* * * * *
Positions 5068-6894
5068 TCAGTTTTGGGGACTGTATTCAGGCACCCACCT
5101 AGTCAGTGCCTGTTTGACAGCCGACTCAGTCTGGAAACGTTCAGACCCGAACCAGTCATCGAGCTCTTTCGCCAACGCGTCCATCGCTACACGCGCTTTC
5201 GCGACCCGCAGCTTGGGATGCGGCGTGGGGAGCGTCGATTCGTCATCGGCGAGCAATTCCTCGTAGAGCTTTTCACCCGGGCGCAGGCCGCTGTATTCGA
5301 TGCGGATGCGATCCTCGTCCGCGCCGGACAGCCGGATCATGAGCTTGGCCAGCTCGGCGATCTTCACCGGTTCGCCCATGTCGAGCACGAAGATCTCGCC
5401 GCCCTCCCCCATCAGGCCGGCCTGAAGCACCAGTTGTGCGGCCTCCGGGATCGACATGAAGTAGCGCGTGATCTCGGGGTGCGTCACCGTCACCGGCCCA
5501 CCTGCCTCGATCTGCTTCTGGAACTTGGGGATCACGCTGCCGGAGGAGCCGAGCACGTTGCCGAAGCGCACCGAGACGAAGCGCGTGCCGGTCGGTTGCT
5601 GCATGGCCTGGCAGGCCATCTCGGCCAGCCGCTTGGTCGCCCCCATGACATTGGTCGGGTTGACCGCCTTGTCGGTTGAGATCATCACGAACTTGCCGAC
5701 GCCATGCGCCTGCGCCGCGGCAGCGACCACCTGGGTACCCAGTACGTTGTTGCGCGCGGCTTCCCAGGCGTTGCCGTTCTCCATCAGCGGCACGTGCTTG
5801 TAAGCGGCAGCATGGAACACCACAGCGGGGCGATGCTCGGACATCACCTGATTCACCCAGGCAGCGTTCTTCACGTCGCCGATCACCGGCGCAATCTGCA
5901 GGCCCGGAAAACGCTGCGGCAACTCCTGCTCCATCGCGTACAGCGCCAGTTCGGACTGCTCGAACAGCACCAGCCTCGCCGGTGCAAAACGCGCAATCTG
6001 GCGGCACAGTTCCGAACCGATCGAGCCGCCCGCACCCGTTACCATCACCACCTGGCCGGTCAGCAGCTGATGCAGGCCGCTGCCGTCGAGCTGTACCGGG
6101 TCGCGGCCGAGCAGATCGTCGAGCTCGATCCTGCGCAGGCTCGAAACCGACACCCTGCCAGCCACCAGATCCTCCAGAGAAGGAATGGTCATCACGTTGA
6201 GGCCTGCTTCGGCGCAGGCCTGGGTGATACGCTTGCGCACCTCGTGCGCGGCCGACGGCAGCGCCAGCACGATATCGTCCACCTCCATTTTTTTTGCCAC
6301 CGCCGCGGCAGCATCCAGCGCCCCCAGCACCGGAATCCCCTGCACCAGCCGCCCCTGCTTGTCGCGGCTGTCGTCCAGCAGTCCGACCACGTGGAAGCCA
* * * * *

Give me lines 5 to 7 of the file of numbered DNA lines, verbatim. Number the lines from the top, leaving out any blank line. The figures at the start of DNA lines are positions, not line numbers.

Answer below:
5301 TGCGGATGCGATCCTCGTCCGCGCCGGACAGCCGGATCATGAGCTTGGCCAGCTCGGCGATCTTCACCGGTTCGCCCATGTCGAGCACGAAGATCTCGCC
5401 GCCCTCCCCCATCAGGCCGGCCTGAAGCACCAGTTGTGCGGCCTCCGGGATCGACATGAAGTAGCGCGTGATCTCGGGGTGCGTCACCGTCACCGGCCCA
5501 CCTGCCTCGATCTGCTTCTGGAACTTGGGGATCACGCTGCCGGAGGAGCCGAGCACGTTGCCGAAGCGCACCGAGACGAAGCGCGTGCCGGTCGGTTGCT